The intervention involved 398 work hours by a specialist restorer working at the height of the statue, partially suspended, and just as many work hours for the support staff, in addition to the use of 350 grams of gold.
In 2013 and 2014, restoration continued on the Main Spire, where the work done on the statue of the Madonnina in the pinnacle and the upper/central parts was complete. The work was carried out covering a section of over 30 metres in height.
For three years starting in 2012, a collaboration with the Department of Mechanical Engineering at the Politecnico di Milano gathered monitoring data and provided access to said data from computers found in the construction yard and remotely, allowing all actions to be carried out safely. Scientific and structural studies were also carried out to evaluate the structure’s behaviour upon completion of the restoration, with comparative studies of the dynamic behaviour of the structure before, during and after the work, which provided reassuring information on the choices made during the restoration work and on the response of the structural areas where the interventions were completed.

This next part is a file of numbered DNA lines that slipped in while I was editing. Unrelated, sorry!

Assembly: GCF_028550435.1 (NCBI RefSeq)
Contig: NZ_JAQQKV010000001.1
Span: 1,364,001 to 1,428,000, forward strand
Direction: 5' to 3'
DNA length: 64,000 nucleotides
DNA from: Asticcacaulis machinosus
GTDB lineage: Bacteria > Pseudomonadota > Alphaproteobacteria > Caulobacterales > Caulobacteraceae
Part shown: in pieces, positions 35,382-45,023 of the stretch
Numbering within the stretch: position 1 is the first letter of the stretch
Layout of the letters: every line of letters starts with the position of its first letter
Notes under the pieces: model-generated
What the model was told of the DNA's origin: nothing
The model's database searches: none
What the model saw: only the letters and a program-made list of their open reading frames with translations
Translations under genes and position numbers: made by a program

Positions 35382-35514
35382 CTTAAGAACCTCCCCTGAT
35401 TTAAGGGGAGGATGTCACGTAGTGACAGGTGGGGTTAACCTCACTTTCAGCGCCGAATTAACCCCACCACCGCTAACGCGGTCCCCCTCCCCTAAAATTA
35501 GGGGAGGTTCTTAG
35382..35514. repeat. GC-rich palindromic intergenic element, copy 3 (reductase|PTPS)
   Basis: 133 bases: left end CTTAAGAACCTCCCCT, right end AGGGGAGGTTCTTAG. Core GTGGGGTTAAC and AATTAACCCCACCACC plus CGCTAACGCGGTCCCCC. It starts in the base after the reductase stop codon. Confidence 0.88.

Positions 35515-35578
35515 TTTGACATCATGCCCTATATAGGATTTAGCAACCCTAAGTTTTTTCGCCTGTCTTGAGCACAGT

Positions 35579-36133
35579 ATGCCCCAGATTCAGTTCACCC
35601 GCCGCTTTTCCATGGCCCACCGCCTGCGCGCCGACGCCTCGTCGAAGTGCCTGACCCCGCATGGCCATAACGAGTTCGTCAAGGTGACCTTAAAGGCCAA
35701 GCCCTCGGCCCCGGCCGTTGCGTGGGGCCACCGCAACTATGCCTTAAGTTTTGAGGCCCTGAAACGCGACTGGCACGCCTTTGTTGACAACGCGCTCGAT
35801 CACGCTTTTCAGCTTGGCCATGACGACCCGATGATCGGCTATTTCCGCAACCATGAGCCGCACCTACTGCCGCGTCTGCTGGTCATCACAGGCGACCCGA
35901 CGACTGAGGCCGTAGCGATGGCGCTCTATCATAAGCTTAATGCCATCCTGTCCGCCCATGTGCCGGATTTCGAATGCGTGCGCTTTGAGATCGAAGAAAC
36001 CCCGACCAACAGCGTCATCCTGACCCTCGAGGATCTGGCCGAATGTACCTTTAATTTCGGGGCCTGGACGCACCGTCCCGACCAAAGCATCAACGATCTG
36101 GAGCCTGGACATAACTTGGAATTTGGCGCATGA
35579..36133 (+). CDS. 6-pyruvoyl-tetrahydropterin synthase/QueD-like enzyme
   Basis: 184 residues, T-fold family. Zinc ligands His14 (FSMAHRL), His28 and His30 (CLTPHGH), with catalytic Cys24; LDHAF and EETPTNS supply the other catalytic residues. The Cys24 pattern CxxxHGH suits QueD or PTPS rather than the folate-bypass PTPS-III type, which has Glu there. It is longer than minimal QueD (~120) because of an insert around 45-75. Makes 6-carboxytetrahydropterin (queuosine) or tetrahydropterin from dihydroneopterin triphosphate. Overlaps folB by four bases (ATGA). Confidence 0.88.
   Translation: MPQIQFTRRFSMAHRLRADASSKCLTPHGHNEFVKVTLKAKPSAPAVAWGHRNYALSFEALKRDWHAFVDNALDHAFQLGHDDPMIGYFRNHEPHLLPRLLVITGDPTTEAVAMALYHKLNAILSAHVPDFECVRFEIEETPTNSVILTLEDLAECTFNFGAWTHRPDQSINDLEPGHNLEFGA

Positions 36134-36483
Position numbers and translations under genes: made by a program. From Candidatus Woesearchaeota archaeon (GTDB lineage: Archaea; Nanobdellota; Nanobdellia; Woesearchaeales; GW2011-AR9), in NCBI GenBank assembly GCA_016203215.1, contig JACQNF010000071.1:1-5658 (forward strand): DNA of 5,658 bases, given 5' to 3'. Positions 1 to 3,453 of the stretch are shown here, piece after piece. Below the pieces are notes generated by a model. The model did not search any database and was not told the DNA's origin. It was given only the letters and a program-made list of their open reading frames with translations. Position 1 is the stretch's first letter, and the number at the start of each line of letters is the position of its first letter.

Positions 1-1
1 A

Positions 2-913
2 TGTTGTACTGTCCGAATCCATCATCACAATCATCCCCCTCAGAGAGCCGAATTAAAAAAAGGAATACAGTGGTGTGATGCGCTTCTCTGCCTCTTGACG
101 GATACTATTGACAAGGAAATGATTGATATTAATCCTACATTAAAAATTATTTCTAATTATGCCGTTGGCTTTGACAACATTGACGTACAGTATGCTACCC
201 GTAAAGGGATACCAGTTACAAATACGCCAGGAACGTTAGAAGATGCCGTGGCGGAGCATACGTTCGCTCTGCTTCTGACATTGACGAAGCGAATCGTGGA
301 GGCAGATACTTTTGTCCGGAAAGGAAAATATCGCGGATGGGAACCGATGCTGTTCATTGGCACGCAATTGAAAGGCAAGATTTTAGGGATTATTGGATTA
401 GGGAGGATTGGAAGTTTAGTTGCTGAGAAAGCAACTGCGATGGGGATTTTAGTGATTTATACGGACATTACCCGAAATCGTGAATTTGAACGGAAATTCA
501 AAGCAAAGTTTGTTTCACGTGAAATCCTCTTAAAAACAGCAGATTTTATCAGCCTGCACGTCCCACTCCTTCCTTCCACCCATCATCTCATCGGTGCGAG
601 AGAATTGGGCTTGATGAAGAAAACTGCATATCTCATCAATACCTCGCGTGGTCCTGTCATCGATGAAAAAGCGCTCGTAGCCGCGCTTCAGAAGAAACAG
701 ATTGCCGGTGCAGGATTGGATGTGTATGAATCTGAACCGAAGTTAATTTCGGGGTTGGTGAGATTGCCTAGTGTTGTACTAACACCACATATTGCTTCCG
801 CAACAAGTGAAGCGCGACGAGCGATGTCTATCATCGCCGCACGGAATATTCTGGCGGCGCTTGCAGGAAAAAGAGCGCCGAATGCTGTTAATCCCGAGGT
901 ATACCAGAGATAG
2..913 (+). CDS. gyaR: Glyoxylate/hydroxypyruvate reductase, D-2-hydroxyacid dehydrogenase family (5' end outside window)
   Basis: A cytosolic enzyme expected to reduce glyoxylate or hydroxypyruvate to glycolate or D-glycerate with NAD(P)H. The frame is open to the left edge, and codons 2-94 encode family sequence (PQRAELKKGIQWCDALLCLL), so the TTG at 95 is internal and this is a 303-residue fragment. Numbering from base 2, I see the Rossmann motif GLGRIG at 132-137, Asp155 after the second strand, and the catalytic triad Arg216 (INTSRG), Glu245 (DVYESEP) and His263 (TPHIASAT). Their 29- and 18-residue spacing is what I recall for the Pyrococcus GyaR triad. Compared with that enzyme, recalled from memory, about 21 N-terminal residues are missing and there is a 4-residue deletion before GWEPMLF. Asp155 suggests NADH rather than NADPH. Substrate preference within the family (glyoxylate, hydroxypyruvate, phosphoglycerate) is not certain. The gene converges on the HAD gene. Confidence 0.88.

This was followed by a 3-D definition of all the parts making up the whole (more than 6,000 blocks) with an update of the work carried out and with a connection to and collecting of photographic documentation and materials from the construction yard. A cutting-edge computer system was implemented, allowing for interactivity between the three-dimensional model, data from the technical office and the construction yard, and documentation from the archive.
The Great Construction Yards of the Veneranda Fabbrica, active without pause for more than six centuries, continue to work on the monument every day with attentive care and a sense of responsibility. The ancient knowledge of the craftsmen who have worked here generation after generation is combined with today’s most sophisticated technology for the processing of stone and the conservation of the Duomo.